Q: What are "rebound effects?"

A "rebound effect” is when an improvement in energy efficiency triggers an increase in demand for energy.13-17 When the efficiency of an energy consumptive activity improves, the cost of the service derived is lowered. Individuals and firms respond to price changes in two general ways: 1) Increase the use of that energy service to increase outputs or incomes. For example, a low-income resident may now heat his or her home more often or more areas of the home after weatherizing because it is now more affordable to heat. 2) Rearrange the factors of production, or goods and services consumed, to substitute now-cheaper energy services for other goods or services (maintaining the same level of output or income). For example, a more efficient heat plant may enable a chemicals plant to raise temperatures in industrial processes to extract high quality product from poorer quality inputs (substituting energy for materials) or to reduce process times (substituting energy for labor).18 Likewise, lower energy prices will increase total factor productivity, increasing economic growth and attendant energy consumption; this is called “economy-wide” rebound.

Q: Why do rebound effects matter?

The magnitude of rebound effects determines how effective efficiency improvements are at contributing to lasting reductions in total energy use (and therefore greenhouse gas emissions). Energy efficiency is frequently cited as the single greatest contributor to emissions reduction. The problem is that all of these estimates are based on an assumption: that energy efficiency reduces energy demand in a linear, direct, and one-to-one manner. An X% gain in efficiency leads to an equivalent X% reduction in total energy use. The economy is anything but direct, linear, and simple, especially when responding to changes in the relative price of goods and services. If we don't accurately and rigorously account for rebound effects, we risk over-relying on energy efficiency to deliver lasting reductions in energy use and greenhouse gas emissions, and we might fall dangerously short of climate mitigation goals.19

Q: Are rebound effects large or small?  

Rebound effects differ in scale depending on the type of energy efficiency improvements, and in which part of the economy they occur. Over 100 academic studies have examined the empirical evidence, conducted modeling inquiries, and otherwise tested the scale of rebound effects. While there is much more work to be done to determine the precise scale and impact of rebound effects in different circumstances, the conclusion is that rebound effects are significant and cannot be ignored in energy and climate analysis and policymaking.

Q: Do rebound effects wipe out all of the expected energy savings from efficiency improvements?

Not usually. Combined rebound effects drive total economy-wide increases in energy demand with the potential to erode much (and in some cases all) of the expected reductions in energy consumption.  In certain cases, efficiency improvements will "backfire," driving a rebound in energy that fully compensates for the initial energy savings, increasing energy demand overall. Think of it this way: for every two steps forward we take in energy savings through efficiency, rebound effects take us one (and sometimes more) steps backwards.20 On the other hand, rebound effects equate to a net increase in consumer and social welfare, and thus should not necessarily be viewed negatively.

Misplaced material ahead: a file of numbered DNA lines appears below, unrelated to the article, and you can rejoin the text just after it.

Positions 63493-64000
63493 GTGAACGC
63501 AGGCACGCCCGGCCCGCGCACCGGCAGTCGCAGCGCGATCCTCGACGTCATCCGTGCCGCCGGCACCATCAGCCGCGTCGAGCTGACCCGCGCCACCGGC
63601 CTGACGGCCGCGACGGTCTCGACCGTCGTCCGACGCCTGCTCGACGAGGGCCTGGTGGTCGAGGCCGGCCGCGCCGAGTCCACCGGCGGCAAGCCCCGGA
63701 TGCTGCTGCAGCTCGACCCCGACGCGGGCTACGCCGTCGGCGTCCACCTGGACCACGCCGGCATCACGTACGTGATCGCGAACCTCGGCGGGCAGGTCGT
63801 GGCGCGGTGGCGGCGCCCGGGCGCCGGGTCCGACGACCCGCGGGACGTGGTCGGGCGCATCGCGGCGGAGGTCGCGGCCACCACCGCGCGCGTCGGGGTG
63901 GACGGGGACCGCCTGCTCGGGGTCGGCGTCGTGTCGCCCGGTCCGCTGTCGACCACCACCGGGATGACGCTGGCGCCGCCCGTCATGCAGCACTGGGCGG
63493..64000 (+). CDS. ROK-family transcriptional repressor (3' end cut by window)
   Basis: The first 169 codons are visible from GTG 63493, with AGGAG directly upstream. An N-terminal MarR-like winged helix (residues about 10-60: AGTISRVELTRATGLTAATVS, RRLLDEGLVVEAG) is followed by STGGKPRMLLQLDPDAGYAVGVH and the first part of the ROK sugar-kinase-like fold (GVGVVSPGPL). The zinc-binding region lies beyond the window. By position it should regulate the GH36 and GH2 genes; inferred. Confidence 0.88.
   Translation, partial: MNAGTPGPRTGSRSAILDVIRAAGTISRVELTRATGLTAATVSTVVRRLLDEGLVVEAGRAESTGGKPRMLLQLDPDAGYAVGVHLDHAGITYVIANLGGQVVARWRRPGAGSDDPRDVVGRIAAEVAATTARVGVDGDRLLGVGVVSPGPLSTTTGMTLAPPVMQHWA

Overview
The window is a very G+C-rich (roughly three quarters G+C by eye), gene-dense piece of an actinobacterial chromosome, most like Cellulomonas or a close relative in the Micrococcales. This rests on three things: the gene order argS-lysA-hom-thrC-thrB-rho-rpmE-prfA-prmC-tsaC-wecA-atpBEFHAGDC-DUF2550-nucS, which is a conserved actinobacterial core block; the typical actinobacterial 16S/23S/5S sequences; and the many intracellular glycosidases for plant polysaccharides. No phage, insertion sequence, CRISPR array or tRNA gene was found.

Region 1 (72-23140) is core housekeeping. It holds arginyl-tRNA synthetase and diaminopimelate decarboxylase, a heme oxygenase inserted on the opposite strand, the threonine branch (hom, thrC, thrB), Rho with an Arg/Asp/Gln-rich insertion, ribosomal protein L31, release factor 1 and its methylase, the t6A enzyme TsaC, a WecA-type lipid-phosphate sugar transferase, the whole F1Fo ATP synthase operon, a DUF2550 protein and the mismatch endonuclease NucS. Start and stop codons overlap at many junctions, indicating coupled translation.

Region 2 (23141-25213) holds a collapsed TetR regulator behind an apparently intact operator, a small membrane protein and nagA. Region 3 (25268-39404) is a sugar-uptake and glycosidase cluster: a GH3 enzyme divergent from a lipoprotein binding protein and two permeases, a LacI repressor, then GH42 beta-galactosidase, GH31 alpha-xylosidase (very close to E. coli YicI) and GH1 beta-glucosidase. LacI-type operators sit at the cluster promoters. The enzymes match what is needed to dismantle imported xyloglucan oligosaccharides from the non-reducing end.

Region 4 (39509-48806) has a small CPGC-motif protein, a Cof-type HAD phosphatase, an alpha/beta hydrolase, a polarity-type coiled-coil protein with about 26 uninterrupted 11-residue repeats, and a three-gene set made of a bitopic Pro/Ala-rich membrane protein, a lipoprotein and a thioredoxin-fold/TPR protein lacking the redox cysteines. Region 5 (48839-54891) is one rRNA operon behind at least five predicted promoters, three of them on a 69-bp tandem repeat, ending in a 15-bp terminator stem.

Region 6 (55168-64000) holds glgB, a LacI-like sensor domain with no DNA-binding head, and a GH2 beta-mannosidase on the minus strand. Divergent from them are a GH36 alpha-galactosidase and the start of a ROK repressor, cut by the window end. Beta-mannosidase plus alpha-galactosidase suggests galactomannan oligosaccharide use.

Q: How large would rebound be if we improve end-use consumer energy services like personal transportation, home heating, or appliances?

In rich, developed nations, if we improve the efficiency of end-use consumer energy services, like cars, home heating and cooling, or appliances, the literature indicates that direct rebound effects are typically on the scale of 10 to 30 percent of the initial energy savings.21 Additional indirect and macroeconomic effects may mean total rebound erodes roughly one-quarter to one-half of expected energy savings.22 Rebound is smallest in cases when demand for the energy service in question is already saturated (that is, we use as much of it as we would care to use), and highest in cases where the cost of the energy service is a key constraint on fulfilling demand for that service.

For example, if a wealthy homeowner already reliably heats all the rooms in his or her house to 70 degrees, he/she wouldn't increase the thermostat to 77 degrees just because our heating system got 10 percent more efficient. But if a poorer household can't afford to turn the thermostat up, or only heats one room of the house with a small space heater, then if the house gets weatherized and more efficient, that household is likely to use more energy to heat their home. In general, end-use consumer efficiency improvements in rich, developed economies will still lead to a net savings in energy, although rebound effects shouldn't be ignored even here.

Q: Should we expect rebounds to be the same in rich and poor nations?

No. Rebound and backfire effects are both most important and least understood in emerging economies. Rebound effects are almost certainly larger in poorer, developing nations. In terms of efficiency improvements in end-use consumer energy services in developing nations, direct rebound effects are likely to be much higher than in richer nations, possibly reaching at least as high as 100 percent.23-26 Rebound is higher because demand for energy services is far from saturated and more elastic, and the cost of energy services is often a key constraint on the enjoyment of energy services. This is important because growing demand in developing nations is the principal driver of energy demand growth worldwide. Long-term price elasticities of demand also tend to be higher during early stages of development.27,28 Since expanding the supply of energy services is a key constraint on economic activity in developing nations, the macroeconomic impact of efficiency improvements in developing economies is likely to be more significant, helping developing economies grow faster (and thus consume more energy).

Q: What about industrial efficiency improvements?